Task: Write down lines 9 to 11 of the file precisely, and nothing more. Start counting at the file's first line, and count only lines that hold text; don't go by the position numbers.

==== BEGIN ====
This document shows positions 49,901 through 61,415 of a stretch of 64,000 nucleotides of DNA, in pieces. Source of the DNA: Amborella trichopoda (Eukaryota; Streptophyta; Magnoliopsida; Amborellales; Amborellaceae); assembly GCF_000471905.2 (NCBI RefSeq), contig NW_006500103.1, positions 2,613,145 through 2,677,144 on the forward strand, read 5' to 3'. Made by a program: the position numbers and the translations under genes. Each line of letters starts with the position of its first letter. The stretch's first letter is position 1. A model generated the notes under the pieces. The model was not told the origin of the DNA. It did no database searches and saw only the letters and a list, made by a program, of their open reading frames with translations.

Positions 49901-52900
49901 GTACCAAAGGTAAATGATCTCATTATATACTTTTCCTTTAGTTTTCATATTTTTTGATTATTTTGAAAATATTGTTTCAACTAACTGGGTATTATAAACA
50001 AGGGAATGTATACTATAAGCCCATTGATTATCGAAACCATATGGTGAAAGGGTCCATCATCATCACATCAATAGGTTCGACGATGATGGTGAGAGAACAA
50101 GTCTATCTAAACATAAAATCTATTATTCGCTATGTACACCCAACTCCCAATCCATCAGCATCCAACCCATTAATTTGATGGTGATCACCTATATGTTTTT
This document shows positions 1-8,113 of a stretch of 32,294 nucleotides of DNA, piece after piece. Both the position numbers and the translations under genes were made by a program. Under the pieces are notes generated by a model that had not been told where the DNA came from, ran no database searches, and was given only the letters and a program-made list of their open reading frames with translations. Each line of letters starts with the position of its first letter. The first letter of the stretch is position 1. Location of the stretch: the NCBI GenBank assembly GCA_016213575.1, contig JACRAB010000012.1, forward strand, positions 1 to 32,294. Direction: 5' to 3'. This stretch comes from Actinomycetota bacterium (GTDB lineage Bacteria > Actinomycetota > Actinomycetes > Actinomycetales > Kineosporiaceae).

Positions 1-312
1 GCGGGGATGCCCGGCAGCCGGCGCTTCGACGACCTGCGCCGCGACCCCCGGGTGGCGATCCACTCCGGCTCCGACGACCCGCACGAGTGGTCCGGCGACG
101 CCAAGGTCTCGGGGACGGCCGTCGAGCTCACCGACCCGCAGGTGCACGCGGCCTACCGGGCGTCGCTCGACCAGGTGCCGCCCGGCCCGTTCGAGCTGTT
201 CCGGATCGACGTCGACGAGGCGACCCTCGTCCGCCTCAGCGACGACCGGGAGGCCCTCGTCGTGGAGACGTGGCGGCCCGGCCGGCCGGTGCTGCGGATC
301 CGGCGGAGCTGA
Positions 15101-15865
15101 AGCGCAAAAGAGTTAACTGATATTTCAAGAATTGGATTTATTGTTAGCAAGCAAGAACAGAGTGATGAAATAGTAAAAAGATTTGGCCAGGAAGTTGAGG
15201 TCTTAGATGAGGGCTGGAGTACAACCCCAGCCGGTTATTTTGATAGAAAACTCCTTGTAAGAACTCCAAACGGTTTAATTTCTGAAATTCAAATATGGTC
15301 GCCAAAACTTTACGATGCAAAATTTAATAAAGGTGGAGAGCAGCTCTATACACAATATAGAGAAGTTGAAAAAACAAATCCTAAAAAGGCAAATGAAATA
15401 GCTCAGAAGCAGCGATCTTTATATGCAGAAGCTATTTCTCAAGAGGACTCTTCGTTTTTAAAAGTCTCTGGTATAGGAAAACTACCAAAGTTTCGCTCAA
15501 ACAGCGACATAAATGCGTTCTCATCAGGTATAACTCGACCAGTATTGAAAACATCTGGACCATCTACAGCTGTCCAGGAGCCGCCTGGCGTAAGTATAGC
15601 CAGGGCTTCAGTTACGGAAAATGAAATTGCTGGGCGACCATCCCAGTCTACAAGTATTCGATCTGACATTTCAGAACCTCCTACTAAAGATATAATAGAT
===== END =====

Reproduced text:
101 CCAAGGTCTCGGGGACGGCCGTCGAGCTCACCGACCCGCAGGTGCACGCGGCCTACCGGGCGTCGCTCGACCAGGTGCCGCCCGGCCCGTTCGAGCTGTT
201 CCGGATCGACGTCGACGAGGCGACCCTCGTCCGCCTCAGCGACGACCGGGAGGCCCTCGTCGTGGAGACGTGGCGGCCCGGCCGGCCGGTGCTGCGGATC
301 CGGCGGAGCTGA